Torossian came to the hospital to have his heart checked, and was about to leave when the holiday festivities caught his attention.
After the loaves of gata bread were blessed in the lobby, about a dozen hospital employees distributed them to patients throughout the hospital, as well as to other hospital employees. The hospital has carried out this Armenian Christmas activity for the last 10 years, said Markarian, who works in business development at the hospital.
“We just bring them holiday cheer, basically,” Markarian said.
About 40% of the hospital’s patients are Armenian, and many of its doctors and other employees are Armenian as well, so the hospital likes to mark Armenian Christmas, Markarian said.
Armenians celebrate Christmas on Jan. 6 because that was the day the birth of Christ was observed in early Armenian history, according to the Armenian Church of America’s eastern diocese. In contrast, the Roman Catholic Church celebrated Christmas on Dec. 25 to coincide with pagan rituals.
The hospital also celebrates significant days for other cultures, like Cinco de Mayo, Markarian said.
“We respect all cultures. Armenians are a large number of our population,” Markarian said.
One of the hospital employees who helped make the bread deliveries was Marianna Kmbikyan, who works in the admitting department. Bringing the holiday treats to patients was a welcome change from her regular duties, Kmbikyan said, and gave her a chance to interact with the hospital’s patients in a different way.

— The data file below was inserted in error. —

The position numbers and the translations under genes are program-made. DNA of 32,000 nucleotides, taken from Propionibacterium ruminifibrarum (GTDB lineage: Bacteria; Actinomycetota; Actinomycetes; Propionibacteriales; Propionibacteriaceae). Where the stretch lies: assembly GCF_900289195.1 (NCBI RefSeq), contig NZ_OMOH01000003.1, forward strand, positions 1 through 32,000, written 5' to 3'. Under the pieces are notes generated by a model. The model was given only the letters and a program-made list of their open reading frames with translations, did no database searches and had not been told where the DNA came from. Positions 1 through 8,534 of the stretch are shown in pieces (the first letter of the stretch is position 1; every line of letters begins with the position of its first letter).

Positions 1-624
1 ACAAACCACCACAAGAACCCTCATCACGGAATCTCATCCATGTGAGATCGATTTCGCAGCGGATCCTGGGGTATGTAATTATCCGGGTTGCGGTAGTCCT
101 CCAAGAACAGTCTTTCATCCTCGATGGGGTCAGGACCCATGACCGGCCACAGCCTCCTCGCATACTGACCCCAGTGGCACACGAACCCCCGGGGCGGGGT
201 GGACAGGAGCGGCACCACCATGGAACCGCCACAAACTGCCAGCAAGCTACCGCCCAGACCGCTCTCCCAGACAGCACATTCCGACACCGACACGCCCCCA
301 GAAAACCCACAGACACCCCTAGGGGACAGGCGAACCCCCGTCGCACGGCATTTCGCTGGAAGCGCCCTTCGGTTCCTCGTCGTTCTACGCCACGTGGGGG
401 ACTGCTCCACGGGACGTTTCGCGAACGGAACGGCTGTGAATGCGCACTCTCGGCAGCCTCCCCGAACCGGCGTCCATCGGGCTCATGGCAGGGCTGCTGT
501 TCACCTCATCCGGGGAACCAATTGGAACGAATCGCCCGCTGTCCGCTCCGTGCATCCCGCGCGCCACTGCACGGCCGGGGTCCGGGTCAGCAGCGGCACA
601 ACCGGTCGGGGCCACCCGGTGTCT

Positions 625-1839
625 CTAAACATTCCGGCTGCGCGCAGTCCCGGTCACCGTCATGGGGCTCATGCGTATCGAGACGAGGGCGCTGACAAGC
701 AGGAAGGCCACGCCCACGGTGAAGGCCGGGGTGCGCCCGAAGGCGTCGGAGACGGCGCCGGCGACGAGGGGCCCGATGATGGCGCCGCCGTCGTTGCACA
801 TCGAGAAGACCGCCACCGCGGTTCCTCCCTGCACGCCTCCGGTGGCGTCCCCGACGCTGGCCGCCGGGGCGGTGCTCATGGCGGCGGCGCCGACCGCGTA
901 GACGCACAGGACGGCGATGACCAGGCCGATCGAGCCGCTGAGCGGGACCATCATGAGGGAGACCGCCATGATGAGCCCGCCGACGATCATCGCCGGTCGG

“It’s a different kind of attention,” Kmbikyan said. “We actually treat them as human beings at the holidays and not just patients.”
Marking Armenian Christmas is an important responsibility because patients may wish to celebrate their religion but be unable to attend church, Garibjanyan said.
Spending Armenian Christmas in the hospital wasn’t ideal, said Ojenick Nahapetian, a patient, but receiving the bread and the visitors was a nice surprise.
“I wasn’t expecting it, so it’s very nice,” Nahapetian said.
Nahapetian couldn’t eat the bread immediately because she is awaiting surgery, but she said she looked forward to trying it later.
“I’ll have to taste a little bit,” she said.
Patient Ashot Yanashyan was on a liquid diet, but he said the bread certainly wouldn’t go to waste.
“I’m sure my family will enjoy this,” he said.